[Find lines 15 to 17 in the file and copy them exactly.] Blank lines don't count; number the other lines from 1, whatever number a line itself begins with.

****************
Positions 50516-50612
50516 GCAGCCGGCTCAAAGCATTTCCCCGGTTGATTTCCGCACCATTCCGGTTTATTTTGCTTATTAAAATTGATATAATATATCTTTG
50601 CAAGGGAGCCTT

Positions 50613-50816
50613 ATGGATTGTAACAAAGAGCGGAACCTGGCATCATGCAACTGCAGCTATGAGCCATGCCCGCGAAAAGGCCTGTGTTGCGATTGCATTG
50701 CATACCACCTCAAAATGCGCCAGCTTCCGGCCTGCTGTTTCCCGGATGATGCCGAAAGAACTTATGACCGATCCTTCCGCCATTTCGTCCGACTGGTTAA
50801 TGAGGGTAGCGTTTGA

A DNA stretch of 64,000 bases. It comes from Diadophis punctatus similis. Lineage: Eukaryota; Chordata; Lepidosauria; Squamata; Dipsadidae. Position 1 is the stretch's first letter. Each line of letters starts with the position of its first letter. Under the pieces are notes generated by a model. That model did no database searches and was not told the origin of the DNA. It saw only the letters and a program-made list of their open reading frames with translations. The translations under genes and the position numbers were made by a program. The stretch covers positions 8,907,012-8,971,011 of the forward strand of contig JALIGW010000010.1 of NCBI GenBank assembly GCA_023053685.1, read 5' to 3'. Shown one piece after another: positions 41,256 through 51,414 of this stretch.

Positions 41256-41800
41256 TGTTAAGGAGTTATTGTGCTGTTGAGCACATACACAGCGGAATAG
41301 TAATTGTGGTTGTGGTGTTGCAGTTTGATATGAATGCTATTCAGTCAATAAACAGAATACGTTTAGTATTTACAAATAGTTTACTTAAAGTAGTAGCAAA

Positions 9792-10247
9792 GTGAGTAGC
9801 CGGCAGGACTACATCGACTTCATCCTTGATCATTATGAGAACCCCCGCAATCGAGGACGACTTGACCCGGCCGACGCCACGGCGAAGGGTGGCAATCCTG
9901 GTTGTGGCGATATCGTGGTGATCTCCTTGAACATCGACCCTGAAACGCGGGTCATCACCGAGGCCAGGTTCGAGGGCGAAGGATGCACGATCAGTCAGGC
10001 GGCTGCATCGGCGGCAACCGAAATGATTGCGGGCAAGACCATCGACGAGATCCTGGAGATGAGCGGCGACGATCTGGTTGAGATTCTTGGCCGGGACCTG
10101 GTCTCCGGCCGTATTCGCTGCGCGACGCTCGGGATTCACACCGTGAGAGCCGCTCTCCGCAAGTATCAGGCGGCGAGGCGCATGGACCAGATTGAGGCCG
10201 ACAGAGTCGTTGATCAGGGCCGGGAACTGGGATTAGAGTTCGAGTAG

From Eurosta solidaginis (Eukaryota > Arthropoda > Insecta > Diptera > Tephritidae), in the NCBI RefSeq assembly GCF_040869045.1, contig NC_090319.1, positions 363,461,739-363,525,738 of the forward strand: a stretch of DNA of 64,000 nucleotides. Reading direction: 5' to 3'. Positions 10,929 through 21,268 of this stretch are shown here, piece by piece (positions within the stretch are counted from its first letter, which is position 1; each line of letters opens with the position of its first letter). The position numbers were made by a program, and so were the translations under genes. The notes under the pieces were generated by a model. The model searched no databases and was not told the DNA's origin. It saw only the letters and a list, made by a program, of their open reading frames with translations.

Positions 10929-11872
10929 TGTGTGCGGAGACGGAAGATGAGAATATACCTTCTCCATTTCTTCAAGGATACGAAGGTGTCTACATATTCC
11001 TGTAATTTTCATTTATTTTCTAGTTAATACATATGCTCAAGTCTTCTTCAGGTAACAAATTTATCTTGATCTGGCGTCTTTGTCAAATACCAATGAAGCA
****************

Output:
9901 GTTGTGGCGATATCGTGGTGATCTCCTTGAACATCGACCCTGAAACGCGGGTCATCACCGAGGCCAGGTTCGAGGGCGAAGGATGCACGATCAGTCAGGC
10001 GGCTGCATCGGCGGCAACCGAAATGATTGCGGGCAAGACCATCGACGAGATCCTGGAGATGAGCGGCGACGATCTGGTTGAGATTCTTGGCCGGGACCTG
10101 GTCTCCGGCCGTATTCGCTGCGCGACGCTCGGGATTCACACCGTGAGAGCCGCTCTCCGCAAGTATCAGGCGGCGAGGCGCATGGACCAGATTGAGGCCG